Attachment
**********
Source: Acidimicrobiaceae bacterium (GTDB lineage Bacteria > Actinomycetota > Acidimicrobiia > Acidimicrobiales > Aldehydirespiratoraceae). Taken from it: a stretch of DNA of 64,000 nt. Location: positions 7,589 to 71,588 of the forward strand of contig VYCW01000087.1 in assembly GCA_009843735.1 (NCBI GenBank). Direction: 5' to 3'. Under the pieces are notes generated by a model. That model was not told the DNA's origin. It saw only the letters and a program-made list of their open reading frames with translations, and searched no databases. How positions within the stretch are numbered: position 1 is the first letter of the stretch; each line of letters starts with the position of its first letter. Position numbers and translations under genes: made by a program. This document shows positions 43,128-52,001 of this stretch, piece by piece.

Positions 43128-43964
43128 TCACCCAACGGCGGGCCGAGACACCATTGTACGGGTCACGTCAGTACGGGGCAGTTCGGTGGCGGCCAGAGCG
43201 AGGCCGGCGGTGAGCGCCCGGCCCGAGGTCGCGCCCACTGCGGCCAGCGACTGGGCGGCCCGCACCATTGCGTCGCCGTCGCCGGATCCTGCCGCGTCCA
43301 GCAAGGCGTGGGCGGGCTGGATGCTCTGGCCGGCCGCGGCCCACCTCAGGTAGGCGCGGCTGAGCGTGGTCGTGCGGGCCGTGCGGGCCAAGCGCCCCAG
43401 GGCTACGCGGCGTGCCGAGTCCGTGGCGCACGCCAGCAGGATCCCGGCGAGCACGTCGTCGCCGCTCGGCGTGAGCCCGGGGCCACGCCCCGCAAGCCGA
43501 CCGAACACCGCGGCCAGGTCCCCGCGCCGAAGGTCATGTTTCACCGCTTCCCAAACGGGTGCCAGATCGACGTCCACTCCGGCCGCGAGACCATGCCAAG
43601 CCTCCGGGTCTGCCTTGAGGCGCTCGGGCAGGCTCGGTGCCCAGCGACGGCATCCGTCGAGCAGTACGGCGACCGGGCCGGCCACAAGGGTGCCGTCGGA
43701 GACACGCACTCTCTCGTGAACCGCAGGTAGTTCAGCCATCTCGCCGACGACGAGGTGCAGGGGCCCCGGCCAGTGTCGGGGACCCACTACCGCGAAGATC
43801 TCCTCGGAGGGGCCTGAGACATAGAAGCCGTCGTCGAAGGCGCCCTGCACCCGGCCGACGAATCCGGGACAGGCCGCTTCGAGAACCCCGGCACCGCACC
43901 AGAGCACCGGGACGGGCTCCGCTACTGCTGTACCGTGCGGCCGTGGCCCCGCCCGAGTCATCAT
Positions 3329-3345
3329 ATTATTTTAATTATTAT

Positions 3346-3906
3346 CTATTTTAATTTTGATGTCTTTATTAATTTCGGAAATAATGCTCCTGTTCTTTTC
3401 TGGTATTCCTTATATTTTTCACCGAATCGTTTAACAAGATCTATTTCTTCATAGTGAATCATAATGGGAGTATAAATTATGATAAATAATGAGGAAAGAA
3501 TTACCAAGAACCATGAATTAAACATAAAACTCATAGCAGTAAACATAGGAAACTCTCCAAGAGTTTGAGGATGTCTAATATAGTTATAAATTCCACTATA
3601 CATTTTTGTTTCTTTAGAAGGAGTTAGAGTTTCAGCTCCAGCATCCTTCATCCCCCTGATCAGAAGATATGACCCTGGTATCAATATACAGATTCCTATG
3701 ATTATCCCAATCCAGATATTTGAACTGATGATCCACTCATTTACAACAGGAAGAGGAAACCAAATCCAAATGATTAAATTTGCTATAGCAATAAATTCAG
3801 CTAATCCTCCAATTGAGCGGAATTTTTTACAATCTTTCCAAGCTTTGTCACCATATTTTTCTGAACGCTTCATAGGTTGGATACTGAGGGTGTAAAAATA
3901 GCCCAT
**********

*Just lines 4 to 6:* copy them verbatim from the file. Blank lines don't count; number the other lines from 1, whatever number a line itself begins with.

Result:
43201 AGGCCGGCGGTGAGCGCCCGGCCCGAGGTCGCGCCCACTGCGGCCAGCGACTGGGCGGCCCGCACCATTGCGTCGCCGTCGCCGGATCCTGCCGCGTCCA
43301 GCAAGGCGTGGGCGGGCTGGATGCTCTGGCCGGCCGCGGCCCACCTCAGGTAGGCGCGGCTGAGCGTGGTCGTGCGGGCCGTGCGGGCCAAGCGCCCCAG
43401 GGCTACGCGGCGTGCCGAGTCCGTGGCGCACGCCAGCAGGATCCCGGCGAGCACGTCGTCGCCGCTCGGCGTGAGCCCGGGGCCACGCCCCGCAAGCCGA